Statehouse beat: Is $175K salary justified?
It arrived four days after my initial inquiry, but I finally got an official explanation for why James Hunt, the project manager for the state museum construction, is still on the Division of Culture and History payroll: The museum's not finished.
Spokeswoman Caryn Gresham said Hunt is working on additional enhancements to the museum, as well as overseeing the upgrade of the storage space on items not on display in the museum.
She said Hunt is still looking at augmenting some of the exhibits, and is working on a request for proposals to install additional special effects and animatronics to the museum displays.
(Not animatronic like Lincoln at Disney World; animatronic like the current portraits in the representation of Independence Hall in the state museum that light up and talk if you get too close to them ...)
Whether that justifies the more than $175,000 in salary and travel expenses Hunt has been paid since the museum was opened in June 2009 is open to discussion.
Meanwhile, Wess Harris, labor historian and editor of "When Miners March," said he finds it ironic that the state spent $17.6 million on the state museum, and paid more than a half-million dollars to an out-of-state project manager, but could not find the resources to hire a historian or historians to oversee the project.
(Culture and History lists five state historians as consultants on the museum, but in interviews all but one have described their involvement in the museum planning as ranging from cursory to non-existent.)
Harris, who has taken more than 800 visitors on "truth tours" of the museum, pointing out technical errors and political whitewashing regarding coal exhibits, said he believes the issue will come to a head in July.
That will be the first anniversary of United Mine Workers President Cecil Robert's letter to Gov. Earl Ray Tomblin, asking for a review of errors and inaccurate portrayals of the state's coal mining history in the museum.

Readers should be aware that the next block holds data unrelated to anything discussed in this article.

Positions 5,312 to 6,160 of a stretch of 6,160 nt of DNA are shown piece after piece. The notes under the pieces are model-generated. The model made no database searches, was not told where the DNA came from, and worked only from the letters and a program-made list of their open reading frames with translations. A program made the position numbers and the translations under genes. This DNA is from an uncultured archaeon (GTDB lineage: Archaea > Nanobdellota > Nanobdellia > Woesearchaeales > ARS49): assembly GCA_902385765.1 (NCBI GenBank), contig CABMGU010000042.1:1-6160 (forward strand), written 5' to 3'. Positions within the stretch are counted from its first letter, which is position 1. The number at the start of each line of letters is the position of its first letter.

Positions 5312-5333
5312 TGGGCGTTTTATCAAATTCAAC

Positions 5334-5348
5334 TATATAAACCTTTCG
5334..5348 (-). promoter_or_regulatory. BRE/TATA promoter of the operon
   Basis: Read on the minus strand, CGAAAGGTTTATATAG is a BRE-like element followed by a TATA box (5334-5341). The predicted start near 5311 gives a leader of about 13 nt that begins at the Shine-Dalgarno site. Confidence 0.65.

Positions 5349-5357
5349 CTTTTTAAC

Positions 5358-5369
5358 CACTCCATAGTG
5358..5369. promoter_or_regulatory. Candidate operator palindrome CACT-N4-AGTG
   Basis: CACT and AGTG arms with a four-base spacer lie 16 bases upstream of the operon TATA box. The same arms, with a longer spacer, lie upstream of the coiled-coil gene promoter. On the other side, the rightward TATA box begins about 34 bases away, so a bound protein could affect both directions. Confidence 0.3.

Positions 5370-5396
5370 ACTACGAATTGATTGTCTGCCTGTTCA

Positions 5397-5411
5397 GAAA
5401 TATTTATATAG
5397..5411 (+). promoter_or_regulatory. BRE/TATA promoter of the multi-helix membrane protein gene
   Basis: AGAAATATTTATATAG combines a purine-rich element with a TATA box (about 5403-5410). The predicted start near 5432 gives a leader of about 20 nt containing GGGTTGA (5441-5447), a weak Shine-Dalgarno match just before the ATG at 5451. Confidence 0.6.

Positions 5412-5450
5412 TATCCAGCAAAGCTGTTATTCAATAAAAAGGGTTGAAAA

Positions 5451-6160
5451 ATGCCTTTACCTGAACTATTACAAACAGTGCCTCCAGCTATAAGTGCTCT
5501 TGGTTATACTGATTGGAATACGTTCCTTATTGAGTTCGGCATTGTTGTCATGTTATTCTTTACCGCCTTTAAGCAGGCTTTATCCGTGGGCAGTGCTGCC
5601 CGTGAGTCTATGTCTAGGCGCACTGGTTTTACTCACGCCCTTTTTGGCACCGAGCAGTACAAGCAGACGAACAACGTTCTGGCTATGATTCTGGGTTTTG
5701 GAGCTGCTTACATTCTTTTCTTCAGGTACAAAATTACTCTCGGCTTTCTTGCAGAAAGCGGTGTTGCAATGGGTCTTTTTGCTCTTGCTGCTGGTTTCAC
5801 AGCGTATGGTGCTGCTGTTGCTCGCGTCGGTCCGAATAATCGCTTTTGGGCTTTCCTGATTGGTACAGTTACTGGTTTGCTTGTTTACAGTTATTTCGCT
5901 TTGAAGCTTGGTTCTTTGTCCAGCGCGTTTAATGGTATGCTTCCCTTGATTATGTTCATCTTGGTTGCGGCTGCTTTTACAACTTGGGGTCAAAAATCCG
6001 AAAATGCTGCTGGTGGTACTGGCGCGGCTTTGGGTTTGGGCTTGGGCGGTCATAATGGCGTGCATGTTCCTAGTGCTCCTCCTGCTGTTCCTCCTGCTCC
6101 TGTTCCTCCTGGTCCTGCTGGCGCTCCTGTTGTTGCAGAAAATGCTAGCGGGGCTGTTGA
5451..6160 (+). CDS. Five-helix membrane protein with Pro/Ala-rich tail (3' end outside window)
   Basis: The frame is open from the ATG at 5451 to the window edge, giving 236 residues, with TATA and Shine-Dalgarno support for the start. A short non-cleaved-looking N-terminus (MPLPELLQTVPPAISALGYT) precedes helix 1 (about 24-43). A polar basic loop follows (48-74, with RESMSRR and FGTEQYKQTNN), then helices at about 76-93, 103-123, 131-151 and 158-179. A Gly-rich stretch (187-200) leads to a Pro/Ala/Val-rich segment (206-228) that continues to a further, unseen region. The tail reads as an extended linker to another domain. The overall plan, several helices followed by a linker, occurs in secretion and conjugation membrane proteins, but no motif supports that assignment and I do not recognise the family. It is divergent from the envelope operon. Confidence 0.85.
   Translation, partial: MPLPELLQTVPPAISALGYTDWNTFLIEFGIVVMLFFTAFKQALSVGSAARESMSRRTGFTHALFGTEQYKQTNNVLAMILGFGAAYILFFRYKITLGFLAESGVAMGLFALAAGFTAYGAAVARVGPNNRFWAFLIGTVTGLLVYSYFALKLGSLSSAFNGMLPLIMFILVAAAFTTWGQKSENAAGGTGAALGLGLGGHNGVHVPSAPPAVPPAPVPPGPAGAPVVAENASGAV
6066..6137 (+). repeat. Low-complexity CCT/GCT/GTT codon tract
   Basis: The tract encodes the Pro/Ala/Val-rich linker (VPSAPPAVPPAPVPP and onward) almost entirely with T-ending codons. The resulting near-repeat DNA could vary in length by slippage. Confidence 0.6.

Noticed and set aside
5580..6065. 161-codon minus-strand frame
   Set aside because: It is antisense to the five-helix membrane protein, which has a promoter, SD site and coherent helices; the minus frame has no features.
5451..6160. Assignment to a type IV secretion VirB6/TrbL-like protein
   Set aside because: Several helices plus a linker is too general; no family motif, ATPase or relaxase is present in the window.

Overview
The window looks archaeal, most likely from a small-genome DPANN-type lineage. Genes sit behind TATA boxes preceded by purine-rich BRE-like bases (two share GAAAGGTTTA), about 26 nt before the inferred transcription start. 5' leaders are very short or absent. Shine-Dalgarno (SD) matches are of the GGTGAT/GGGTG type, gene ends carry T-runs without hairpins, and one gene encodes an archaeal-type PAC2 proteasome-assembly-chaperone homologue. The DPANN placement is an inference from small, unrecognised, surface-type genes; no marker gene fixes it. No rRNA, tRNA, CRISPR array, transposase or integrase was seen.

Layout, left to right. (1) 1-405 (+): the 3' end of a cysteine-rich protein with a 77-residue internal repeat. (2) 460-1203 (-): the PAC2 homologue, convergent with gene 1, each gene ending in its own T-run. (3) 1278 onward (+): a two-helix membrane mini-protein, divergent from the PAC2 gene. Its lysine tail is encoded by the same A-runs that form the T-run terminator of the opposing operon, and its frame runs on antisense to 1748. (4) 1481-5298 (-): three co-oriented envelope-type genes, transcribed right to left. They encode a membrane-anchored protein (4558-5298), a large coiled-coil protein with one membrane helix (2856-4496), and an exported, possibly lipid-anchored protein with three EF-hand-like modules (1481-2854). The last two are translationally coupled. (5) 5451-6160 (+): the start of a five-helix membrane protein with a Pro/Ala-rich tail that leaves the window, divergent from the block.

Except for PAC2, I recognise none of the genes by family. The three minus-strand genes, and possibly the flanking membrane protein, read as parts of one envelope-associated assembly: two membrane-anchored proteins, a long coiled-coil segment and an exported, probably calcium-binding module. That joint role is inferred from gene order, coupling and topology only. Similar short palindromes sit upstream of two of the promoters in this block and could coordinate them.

To date, Harris said, only three minor revisions have been made to accompanying text (that those of us over 50 with cataracts can't read in the museum's dim lighting, anyway ...)
Regarding last week's item on the installation of wooden outdoor furniture made in Indonesia on the Capitol complex green space between buildings 5, 6 and 7, Oval Construction manager Jim Carney sent along an email noting, "An uninformed reader may deduce from your column that Oval Construction had or has discretion regarding the selection of the furniture and bollards. We, of course, have zero discretion."
He enclosed spec sheets for both the outdoor furniture and the bollards from the Department of Administration.
The specifications for the outdoor furniture state that "Country Casual or equivalent" was to be furnished -- and the furniture installed is indeed from the Gaithersburg, Md., company.
The specifications for the concrete bollards not only spell out the exact dimensions for each (30-inch diameter and 32-inches height and 1,155 pounds weight) but include photographs from the manufacturer in Wausau, Wisc.
(Which means that when Commissioner Randall Reid-Smith was quoted as saying he would not have approved installation of the bollards had he known what they would look like, he either failed to look at the spec sheet, or isn't telling the truth ...)
By the way, I got a kick out of the title line for Carney's email: "Mongo only pawn."
It's fair to say that outgoing state Republican Party chairman Mike Stuart's fate was sealed early in March when he was called into a closed door meeting with GOP state senators in Minority Leader Mike Hall's office to explain why he had called for a recall election for table games at the Mardi Gras Casino, without running the idea past them or other party leaders.
Having a state party chairman feuding with the party's ranking member of the Senate (not to mention a candidate for statewide office with an arguable chance of winning) is not something that can persist in an election year.
It's not the first time Stuart's lone-wolf style has gotten him in trouble with Republican leadership.
That being said, Stuart had a unique ability to attract headlines as Republican chairman, making a party that represents less than one-third of registered voters in the state seem like credible competition to the Democrat majority.
Finally, I've been overwhelmed by the many kind words and thoughtful comments regarding the recent reference here to my mom's failing health.
I didn't intend to elicit sympathy, but to provide a personal illustration of how important it is for people at that stage of life to have quality caregivers, and how useful new legislation recently signed into law by Tomblin requiring the Bureau of Senior Services to maintain a registry of approved in-home care providers will be.Reach Phil Kabler at email@example.com or 304-348-1220.